We’ve barely had a year with third-gen Core processors running the Ivy Bridge technology, but Intel is ready to slap us with some even newer technology, and has earmarked fourth-generation Core technology for release to customers later this year.

Announced at the Intel Developer Forum in Beijing, China, the next breed of Intel Core processors increases the power for graphics, increases battery life, and aims to offer Intel’s Wireless Display or WiDi technology for easy streaming to TVs and large displays.

According to Intel, the increase in graphics power provided by the up and coming chips will allow for some high-end gaming to be possible in notebooks without a heavy-handed discrete graphics chip being needed.

“Ultrabooks based on the 4th generation Intel Core processor family will enable exciting, new computing experiences and all-day battery life delivering the most significant battery life capability improvement in Intel’s history,” said Kirk Skaugen, Senior Vice President and General Manager of Intel’s PC Client Group.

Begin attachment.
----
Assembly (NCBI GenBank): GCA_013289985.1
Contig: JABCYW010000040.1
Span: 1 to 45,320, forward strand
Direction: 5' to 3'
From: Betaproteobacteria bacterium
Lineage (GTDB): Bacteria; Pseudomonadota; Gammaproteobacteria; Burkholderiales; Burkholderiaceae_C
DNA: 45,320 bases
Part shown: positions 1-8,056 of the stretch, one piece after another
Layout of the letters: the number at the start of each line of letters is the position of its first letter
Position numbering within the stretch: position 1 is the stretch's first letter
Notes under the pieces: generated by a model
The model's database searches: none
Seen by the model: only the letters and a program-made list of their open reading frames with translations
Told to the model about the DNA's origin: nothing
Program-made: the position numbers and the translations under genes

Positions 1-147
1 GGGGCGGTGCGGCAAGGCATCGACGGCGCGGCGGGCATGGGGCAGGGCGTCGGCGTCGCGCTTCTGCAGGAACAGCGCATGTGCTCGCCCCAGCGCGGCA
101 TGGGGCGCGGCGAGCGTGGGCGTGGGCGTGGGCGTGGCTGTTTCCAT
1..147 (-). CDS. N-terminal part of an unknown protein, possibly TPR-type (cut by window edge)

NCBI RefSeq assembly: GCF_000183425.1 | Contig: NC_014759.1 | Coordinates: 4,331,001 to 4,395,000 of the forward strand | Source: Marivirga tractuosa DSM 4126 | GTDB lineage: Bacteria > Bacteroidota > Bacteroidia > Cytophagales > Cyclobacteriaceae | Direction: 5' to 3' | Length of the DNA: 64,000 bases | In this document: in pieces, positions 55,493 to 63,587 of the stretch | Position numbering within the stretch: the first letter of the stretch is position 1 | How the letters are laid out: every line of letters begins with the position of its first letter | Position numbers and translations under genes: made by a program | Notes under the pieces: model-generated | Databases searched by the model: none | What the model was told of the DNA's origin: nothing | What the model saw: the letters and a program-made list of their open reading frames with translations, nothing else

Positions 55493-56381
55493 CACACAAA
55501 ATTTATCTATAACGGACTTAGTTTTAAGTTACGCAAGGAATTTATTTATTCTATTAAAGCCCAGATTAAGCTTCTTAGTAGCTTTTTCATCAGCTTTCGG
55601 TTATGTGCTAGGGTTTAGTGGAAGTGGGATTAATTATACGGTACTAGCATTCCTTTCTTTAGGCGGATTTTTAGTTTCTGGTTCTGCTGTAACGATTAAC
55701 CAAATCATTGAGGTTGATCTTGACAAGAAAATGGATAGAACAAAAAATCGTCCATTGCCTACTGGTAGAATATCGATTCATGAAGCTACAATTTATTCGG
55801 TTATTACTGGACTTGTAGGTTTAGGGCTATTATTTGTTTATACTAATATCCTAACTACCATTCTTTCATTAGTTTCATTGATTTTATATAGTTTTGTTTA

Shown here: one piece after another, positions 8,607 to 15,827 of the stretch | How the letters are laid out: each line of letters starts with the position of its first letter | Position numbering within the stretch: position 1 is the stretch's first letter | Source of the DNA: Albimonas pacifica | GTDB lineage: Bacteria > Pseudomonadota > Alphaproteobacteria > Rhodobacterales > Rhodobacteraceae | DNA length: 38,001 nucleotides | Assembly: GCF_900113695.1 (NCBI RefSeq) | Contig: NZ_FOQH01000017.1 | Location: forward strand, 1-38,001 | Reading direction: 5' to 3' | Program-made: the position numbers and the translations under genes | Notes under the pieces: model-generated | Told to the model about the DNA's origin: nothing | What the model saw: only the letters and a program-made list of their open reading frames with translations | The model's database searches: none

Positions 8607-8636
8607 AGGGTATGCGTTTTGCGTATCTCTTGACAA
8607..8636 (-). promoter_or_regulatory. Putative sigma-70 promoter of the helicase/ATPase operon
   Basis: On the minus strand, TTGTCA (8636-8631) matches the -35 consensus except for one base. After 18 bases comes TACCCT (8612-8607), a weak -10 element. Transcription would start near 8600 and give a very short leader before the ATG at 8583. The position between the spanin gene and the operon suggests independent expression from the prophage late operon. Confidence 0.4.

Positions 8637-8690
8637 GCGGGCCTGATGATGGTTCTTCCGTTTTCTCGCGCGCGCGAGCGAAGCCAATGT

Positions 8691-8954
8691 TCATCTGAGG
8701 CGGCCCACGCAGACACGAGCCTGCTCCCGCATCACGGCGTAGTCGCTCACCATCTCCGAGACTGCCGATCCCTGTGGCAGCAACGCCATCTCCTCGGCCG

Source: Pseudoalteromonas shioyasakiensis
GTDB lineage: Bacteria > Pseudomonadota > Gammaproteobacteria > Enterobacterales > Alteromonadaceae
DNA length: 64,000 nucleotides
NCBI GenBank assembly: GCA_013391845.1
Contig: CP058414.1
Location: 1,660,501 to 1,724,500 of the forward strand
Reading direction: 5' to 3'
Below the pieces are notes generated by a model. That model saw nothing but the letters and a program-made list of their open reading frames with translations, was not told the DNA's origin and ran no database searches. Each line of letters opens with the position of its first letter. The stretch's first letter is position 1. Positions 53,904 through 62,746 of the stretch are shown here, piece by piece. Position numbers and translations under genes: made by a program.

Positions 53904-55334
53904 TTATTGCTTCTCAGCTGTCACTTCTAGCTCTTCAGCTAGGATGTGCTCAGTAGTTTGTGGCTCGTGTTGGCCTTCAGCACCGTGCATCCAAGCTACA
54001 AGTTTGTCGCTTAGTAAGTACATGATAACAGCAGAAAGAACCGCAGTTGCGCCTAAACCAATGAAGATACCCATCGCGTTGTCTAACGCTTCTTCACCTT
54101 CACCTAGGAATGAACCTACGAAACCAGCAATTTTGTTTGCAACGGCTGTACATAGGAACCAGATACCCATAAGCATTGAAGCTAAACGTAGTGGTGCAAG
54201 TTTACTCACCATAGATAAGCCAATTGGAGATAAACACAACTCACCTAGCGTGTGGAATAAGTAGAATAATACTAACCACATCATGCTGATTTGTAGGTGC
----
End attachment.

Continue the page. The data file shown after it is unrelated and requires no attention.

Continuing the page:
“It will also bring to consumers a new wave of ‘two-for-one’ convertible and detachable systems that combine the best of a full PC experience with the best of a tablet in amazing new form factors.”

Those form factors are likely to be a continued evolution from the touch-enabled Ultrabooks we’re seeing today, including Dell’s XPS 12, the Sony Duo 11, Samsung ATIV 700T, and other convertible machines using the Intel Core technology.

Meanwhile, Intel’s system-on-a-chip technology – found in the Acer Iconia W510 and HP Envy X2 – will also be upgraded too.

The next generation of Intel’s Atom technology, called “Bay Trail,” is set to be available in tablets coming later this year, and will apparently bring with them “all-day battery life,” as well as quad-core processing, and the ability to run two operating systems, such as Windows 8 and Android.

Of course, you will have to wait to get your mitts on these new chips, with computers not set to sport them until later this year, with September likely the earliest that we’ll see them.

If reading this has made you want to hold off until then to purchase, be aware that the downside to purchasing any piece of technology is knowing that within a week, it will be out of date. Even when we see these in the flesh, there will probably be a fifth-generation Intel Core on track for release the following year, so don’t let the news of upcoming processors put you off.